Who said: "He might be an SOB, but he is our SOB"? And who was "He"?

I received an angry email from someone who has read my earlier Gadhafi: He might be an SOB, but he is our SOB:
Hi Leon,
I wiped you off my mental list of readable writers when you referred to Gadhafi as an SOB.
Tom Lowe
Borrego Springs, CA
Ouch! That hurt.
Well, Tom...
I couldn't believe it the day that you left
Cleaned out your closet, cleared off your shelves
Loaded your car and you drove out of sight
But I never said goodbye
I'll never say goodbye
The door's always open, I leave on a light
I'm always waiting in case you drop by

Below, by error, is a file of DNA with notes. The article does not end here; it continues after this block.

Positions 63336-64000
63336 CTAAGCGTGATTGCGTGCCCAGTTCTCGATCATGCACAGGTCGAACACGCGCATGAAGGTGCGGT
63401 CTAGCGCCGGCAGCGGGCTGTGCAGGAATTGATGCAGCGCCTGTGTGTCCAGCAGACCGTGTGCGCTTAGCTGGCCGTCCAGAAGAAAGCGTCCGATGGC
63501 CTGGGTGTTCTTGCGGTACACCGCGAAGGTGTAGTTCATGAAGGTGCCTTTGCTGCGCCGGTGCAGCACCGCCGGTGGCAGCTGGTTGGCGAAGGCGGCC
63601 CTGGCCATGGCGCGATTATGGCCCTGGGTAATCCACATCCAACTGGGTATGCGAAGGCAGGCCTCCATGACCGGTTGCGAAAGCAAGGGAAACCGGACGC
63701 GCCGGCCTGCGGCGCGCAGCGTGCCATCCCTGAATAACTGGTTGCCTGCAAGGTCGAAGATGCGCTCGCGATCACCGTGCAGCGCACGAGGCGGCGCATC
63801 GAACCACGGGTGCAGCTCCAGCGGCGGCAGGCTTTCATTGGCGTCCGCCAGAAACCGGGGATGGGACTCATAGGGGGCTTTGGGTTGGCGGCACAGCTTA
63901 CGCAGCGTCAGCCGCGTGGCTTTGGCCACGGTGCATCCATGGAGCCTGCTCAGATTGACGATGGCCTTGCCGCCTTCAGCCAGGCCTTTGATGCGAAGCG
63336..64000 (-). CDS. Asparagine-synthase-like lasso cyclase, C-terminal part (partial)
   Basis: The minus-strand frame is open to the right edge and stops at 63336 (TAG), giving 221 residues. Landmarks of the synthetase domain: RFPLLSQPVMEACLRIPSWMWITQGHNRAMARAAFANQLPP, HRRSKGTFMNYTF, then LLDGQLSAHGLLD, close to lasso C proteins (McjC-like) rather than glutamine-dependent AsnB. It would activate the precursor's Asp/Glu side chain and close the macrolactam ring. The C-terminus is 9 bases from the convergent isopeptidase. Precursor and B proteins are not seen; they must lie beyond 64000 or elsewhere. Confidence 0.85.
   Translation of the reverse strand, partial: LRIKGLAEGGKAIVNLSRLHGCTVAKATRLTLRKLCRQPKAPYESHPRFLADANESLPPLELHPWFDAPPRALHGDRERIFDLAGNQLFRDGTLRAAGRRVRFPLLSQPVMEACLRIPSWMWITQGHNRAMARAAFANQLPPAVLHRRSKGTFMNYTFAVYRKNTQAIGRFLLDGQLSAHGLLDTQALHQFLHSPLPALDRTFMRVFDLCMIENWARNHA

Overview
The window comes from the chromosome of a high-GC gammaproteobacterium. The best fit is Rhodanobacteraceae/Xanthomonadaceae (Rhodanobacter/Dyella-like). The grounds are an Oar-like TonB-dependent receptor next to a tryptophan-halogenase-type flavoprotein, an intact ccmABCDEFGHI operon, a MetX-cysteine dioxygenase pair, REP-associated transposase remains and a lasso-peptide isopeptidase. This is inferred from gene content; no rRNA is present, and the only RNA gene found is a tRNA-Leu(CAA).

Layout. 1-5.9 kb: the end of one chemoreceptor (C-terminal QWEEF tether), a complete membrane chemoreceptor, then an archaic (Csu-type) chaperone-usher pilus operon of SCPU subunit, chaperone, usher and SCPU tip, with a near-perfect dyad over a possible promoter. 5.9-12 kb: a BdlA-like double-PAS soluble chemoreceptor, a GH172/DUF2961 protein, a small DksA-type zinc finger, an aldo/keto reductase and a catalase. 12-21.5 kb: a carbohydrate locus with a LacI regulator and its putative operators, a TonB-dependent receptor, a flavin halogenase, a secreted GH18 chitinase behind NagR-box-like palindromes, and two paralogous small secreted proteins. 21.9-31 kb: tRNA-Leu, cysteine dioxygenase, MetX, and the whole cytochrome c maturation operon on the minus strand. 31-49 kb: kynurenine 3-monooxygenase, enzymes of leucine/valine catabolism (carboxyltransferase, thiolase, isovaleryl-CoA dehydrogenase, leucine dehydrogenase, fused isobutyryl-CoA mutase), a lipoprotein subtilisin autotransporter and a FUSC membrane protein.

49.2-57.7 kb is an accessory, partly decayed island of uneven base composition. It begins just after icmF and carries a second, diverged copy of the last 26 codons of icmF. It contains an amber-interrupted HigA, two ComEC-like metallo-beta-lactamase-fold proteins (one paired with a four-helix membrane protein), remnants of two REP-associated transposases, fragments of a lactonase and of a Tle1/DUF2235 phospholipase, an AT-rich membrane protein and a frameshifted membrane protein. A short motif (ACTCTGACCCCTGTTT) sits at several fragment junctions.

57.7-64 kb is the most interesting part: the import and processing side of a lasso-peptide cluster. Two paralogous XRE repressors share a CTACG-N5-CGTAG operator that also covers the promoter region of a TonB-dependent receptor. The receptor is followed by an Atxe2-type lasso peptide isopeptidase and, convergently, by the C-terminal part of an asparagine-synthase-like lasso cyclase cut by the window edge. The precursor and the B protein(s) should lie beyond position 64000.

I'll never say goodbye (read the rest of
Dolly Parton's I'll Never Say Goodbye
. Now.. seriously. Tom, someone your age should be familiar with, you know, famous sayings in U.S. history, including that "Our SOB" quote. There is, however, a debate among historians about who actually said "He might be an SOB, but he is our SOB" and who he was referring to. Here are the choices:
1. FDR said that about Trujillo, the ruler of the Dominican Republic.
2. FDR said that about Somoza, the Nicaraguan dictator.
3. Cordell Hull said that about Trujillo to FDR.
4. Cordell Hull said that about Somoza to FDR.
5. Churchill said that about Stalin to FDR.
6. No one said that about anyone.
Read about debate here.
And, Tom, I thought that my implication on the post that Judy Miller was doing a Monica to Muhammar was a little bit more, like naughty...


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